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Optimal Primaries

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  • Patrick Hummel
  • Richard Holden

Abstract

We analyze a model of US presidential primary elections for a given party. There are two candidates, one of whom is a higher quality candidate. Voters reside in m different states and receive noisy private information about the identity of the superior candidate. States vote in some order, and this order is chosen by a social planner. We provide conditions under which the ordering of the states that maximizes the probability that the higher quality candidate is elected is for states to vote in order from smallest to largest populations and most accurate private information to least accurate private information.

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Paper provided by National Bureau of Economic Research, Inc in its series NBER Working Papers with number 19340.

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Date of creation: Aug 2013
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Publication status: published as Hummel, Patrick & Holden, Richard, 2014. "Optimal primaries," Journal of Public Economics, Elsevier, vol. 109(C), pages 64-75.
Handle: RePEc:nbr:nberwo:19340

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References

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  1. Brams, Steven J. & Davis, Morton D., 1980. "Optimal Resource Allocation in Presidential Primaries," Working Papers, C.V. Starr Center for Applied Economics, New York University 80-13, C.V. Starr Center for Applied Economics, New York University.
  2. Steven Callander, 2007. "Bandwagons and Momentum in Sequential Voting," Review of Economic Studies, Oxford University Press, vol. 74(3), pages 653-684.
  3. Patrick Hummel & Richard Holden, 2013. "Optimal Primaries," NBER Working Papers 19340, National Bureau of Economic Research, Inc.
  4. Matilde Bombardini & Francesco Trebbi, 2007. "Votes or Money? Theory and Evidence from the US Congress," Working Paper Series, The Rimini Centre for Economic Analysis 21-07, The Rimini Centre for Economic Analysis, revised Jul 2007.
  5. Deniz Selman, 2011. "Optimal Sequencing of Presidential Primaries," Working Papers, Bogazici University, Department of Economics 2011/09, Bogazici University, Department of Economics.
  6. Patrick Hummel & Brian Knight, 2012. "Sequential or Simultaneous Elections? A Welfare Analysis," NBER Working Papers 18076, National Bureau of Economic Research, Inc.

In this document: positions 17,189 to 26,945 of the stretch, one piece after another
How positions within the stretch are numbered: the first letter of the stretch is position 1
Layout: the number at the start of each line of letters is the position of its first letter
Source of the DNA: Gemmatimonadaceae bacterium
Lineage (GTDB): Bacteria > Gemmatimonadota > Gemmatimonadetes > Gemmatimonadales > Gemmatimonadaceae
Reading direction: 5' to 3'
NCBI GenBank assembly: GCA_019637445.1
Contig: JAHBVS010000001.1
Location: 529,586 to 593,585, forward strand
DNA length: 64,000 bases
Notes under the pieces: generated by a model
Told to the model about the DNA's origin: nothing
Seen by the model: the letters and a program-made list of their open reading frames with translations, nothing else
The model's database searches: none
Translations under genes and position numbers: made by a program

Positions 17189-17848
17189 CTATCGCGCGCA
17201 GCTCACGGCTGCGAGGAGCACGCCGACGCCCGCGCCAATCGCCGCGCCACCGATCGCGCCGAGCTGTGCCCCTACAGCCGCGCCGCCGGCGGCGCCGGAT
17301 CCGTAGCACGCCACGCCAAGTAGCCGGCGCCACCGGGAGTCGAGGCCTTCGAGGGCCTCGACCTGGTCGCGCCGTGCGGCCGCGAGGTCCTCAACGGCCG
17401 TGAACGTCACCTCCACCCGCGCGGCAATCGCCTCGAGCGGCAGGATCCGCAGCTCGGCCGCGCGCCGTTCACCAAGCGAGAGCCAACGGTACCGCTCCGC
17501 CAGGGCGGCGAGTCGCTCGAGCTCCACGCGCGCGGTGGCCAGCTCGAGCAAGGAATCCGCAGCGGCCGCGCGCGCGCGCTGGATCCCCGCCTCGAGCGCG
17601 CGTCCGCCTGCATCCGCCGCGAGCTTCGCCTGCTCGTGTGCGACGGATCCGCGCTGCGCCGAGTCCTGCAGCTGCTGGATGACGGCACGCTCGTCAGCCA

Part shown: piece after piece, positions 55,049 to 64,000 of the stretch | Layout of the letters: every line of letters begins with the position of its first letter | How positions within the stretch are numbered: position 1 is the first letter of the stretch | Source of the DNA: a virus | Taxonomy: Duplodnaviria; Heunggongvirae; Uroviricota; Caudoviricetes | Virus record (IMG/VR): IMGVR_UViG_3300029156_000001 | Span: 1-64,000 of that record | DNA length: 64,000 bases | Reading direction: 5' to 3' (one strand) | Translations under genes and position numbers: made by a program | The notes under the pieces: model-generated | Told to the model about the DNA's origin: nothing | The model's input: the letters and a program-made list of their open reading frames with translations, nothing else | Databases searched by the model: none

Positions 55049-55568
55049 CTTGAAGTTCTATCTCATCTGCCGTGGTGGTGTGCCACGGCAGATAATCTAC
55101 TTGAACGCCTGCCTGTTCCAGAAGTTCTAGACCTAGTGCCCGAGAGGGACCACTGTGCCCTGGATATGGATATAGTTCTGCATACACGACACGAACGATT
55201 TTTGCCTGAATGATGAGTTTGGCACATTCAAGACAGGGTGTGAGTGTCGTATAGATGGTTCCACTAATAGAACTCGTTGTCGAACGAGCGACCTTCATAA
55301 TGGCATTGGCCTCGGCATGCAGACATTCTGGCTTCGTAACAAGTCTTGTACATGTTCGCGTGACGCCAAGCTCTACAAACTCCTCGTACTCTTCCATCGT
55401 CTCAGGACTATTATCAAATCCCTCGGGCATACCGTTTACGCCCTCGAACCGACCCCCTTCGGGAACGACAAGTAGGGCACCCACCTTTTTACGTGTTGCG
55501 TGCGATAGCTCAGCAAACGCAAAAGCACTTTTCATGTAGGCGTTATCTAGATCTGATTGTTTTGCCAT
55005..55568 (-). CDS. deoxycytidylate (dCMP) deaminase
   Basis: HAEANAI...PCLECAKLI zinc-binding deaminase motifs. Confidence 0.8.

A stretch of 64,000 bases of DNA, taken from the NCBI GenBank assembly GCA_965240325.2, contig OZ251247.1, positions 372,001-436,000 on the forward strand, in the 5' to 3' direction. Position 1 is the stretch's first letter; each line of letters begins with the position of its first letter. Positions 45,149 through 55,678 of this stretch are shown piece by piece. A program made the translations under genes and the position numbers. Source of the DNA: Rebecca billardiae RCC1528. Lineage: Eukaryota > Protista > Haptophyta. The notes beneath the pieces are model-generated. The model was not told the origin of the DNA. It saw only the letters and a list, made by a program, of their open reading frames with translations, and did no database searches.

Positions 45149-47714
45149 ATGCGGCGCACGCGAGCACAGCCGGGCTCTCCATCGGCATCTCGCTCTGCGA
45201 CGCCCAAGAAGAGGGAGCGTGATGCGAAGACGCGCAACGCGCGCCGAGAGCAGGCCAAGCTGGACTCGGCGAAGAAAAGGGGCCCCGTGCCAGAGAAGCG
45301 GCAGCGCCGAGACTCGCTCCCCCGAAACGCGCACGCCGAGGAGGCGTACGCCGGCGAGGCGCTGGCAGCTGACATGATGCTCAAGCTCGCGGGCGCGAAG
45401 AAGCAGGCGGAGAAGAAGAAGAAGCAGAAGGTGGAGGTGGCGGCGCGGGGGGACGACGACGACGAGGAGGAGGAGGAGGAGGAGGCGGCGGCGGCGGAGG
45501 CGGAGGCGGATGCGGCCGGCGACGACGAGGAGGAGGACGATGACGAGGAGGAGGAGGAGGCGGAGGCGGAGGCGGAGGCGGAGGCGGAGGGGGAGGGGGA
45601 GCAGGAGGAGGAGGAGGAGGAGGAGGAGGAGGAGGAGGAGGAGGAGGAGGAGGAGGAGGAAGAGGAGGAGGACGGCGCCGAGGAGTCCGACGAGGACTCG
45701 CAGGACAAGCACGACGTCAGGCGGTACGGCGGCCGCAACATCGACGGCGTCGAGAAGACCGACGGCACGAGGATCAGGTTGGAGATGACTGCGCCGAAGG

7. Sushil Bikhchandani & David Hirshleifer & Ivo Welch, 2010. "A theory of Fads, Fashion, Custom and cultural change as informational Cascades," Levine's Working Paper Archive 1193, David K. Levine.
  8. Klumpp, Tilman & Polborn, Mattias K., 2006. "Primaries and the New Hampshire Effect," Journal of Public Economics, Elsevier, Elsevier, vol. 90(6-7), pages 1073-1114, August.
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  11. Strumpf, Koleman S, 2002. " Strategic Competition in Sequential Election Contests," Public Choice, Springer, Springer, vol. 111(3-4), pages 377-97, June.
  12. David L. Ikenberry & Sundaresh Ramnath, 2002. "Underreaction to Self-Selected News Events: The Case of Stock Splits," Review of Financial Studies, Society for Financial Studies, Society for Financial Studies, vol. 15(2), pages 489-526, March.
  13. Ottaviani, Marco & Sorensen, Peter, 2001. "Information aggregation in debate: who should speak first?," Journal of Public Economics, Elsevier, Elsevier, vol. 81(3), pages 393-421, September.
  14. Brian Knight & Nathan Schiff, 2007. "Momentum and Social Learning in Presidential Primaries," NBER Working Papers 13637, National Bureau of Economic Research, Inc.
  15. Battaglini, Marco, 2005. "Sequential voting with abstention," Games and Economic Behavior, Elsevier, Elsevier, vol. 51(2), pages 445-463, May.
  16. S. Ali & Navin Kartik, 2012. "Herding with collective preferences," Economic Theory, Springer, Springer, vol. 51(3), pages 601-626, November.
  17. David Hirshleifer & Sonya Seongyeon Lim & Siew Hong Teoh, 2009. "Driven to Distraction: Extraneous Events and Underreaction to Earnings News," Journal of Finance, American Finance Association, American Finance Association, vol. 64(5), pages 2289-2325, October.
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Cited by:
  1. Trebbi, Francesco & Aghion, Philippe & Alesina, Alberto, 2008. "Electoral Rules and Minority Representation in U.S. Cities," Scholarly Articles 4551793, Harvard University Department of Economics.
  2. Hummel, Patrick & Holden, Richard, 2014. "Optimal primaries," Journal of Public Economics, Elsevier, Elsevier, vol. 109(C), pages 64-75.
  3. Patrick Hummel & Brian Knight, 2012. "Sequential or Simultaneous Elections? A Welfare Analysis," NBER Working Papers 18076, National Bureau of Economic Research, Inc.

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